The GO-GN network has developed a range of collaboratively produced openly licensed outputs. Earlier in 2023, the network released its compilation publication The GO-GN Open Research Handbook ( This publication brings together three years of collaborative outputs produced by the network, as well as other useful openly licensed materials. Similarly, GO-GN’s EDI guidelines brings together work to date on EDI in open education in Africa and Latin America ( Going forward, GO-GN will continue to build on this work, through developing and utilising our own sprint approach (see:

This presentation will share our experiences of fostering and supporting open practices within the network and our future plans.

Open Organizing Datasets (Saturday, Oct 28th, 9:00-9:45 AM EDT)​

Where we can find data on open social interactions, closed social interactions, and everything in between.


Moderator: Jonathan St-Onge

Community Engagement & Team-Building through the Vermont Zoning Atlas

Yoshi Meke Bird (University of Vermont)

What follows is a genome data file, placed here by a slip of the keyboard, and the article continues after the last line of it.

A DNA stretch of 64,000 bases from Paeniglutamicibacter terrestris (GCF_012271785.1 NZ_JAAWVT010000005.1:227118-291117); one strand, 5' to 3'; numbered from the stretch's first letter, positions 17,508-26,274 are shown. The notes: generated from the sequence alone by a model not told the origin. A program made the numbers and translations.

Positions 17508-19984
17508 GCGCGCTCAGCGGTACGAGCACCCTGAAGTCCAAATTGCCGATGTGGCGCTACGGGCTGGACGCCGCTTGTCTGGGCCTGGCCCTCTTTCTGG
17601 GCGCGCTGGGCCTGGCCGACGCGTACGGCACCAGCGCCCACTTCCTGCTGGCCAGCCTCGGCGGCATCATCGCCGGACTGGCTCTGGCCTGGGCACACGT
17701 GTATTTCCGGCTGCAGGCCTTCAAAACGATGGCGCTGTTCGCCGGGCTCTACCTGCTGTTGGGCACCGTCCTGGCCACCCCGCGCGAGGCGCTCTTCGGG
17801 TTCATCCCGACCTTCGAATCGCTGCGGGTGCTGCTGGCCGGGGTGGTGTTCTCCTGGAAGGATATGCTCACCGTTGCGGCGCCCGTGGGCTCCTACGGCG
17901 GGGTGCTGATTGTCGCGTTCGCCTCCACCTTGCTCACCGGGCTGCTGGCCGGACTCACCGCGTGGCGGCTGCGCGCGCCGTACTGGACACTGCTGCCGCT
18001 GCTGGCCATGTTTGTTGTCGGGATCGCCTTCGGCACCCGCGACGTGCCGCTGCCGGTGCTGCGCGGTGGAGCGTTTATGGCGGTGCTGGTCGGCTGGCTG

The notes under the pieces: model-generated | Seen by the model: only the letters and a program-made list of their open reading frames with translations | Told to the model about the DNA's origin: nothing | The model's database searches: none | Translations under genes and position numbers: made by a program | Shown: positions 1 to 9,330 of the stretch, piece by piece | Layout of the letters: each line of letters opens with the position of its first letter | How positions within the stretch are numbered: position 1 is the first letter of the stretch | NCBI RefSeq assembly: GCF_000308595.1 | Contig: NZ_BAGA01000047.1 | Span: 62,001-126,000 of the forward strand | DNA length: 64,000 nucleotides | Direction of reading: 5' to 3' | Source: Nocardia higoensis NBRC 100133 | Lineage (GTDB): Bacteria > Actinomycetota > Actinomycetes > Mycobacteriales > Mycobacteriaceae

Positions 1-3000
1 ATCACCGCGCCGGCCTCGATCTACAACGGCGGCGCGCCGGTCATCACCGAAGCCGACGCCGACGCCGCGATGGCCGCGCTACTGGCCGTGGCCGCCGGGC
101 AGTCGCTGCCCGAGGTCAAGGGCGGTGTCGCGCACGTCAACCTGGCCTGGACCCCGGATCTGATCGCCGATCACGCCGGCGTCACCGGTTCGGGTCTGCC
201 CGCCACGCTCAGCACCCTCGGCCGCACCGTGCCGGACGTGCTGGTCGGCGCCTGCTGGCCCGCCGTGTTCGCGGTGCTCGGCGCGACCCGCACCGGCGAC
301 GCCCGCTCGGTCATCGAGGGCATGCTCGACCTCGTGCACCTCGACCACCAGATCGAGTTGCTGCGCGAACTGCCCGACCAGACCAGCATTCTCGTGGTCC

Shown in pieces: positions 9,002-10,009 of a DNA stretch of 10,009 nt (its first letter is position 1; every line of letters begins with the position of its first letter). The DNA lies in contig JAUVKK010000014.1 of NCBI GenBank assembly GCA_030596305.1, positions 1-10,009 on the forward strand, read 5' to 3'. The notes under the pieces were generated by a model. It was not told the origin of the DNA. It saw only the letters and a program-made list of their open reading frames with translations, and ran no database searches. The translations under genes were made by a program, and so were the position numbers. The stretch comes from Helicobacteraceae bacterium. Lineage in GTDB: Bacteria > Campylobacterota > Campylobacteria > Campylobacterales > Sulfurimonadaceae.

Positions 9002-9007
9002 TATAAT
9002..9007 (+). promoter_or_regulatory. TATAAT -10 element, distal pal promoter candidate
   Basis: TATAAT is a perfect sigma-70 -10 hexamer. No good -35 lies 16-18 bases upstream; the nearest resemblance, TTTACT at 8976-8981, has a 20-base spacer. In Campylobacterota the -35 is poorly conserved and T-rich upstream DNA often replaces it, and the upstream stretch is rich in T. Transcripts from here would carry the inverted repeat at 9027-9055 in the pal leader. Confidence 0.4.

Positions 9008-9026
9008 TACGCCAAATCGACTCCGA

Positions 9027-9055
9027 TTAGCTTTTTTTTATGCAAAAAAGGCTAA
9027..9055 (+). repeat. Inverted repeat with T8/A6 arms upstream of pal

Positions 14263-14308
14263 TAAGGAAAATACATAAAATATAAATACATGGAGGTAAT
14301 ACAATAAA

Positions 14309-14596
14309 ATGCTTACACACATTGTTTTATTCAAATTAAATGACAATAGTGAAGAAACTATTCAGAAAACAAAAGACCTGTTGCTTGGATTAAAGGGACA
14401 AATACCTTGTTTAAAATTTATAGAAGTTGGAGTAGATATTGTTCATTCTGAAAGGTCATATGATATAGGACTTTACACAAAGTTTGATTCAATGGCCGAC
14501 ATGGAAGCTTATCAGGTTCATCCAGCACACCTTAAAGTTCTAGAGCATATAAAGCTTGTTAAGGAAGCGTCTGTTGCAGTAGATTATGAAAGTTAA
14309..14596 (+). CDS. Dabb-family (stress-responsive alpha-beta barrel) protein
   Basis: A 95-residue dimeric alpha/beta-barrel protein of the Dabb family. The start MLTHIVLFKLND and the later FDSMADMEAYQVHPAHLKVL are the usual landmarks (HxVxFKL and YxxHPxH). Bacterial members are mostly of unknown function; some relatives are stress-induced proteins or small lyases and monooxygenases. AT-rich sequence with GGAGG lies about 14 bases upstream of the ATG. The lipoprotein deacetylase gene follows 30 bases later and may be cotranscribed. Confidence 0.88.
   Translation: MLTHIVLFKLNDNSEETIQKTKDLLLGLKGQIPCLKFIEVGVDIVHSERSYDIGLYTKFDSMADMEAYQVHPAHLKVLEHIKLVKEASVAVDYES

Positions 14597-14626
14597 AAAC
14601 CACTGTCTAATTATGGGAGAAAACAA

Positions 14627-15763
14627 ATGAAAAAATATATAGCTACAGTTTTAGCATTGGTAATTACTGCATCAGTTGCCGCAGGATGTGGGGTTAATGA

Open dataset development that is both multidisciplinary and community-engaged can be challenging, but it not only provides rich context for data collection and study; it also raises public awareness of the subject matter and its impact on our local Vermont communities. The Vermont Zoning Atlas is a volunteer-run effort to catalogue and geospatially visualize the distribution of zoning code regulations statewide according to a standardized methodology developed by the National Zoning Atlas. Our team includes lawyers, planners, students and professors from UVM and Middlebury College, retirees, and professionals, and we work with a Steering Committee comprised of public and private stakeholders interested in the future of Vermont’s zoning. This talk will address the strategies we’ve taken to ensure multidisciplinary participation and community engagement, as well as the struggles we have faced and how we’ve overcome them to develop this unique and exciting open dataset.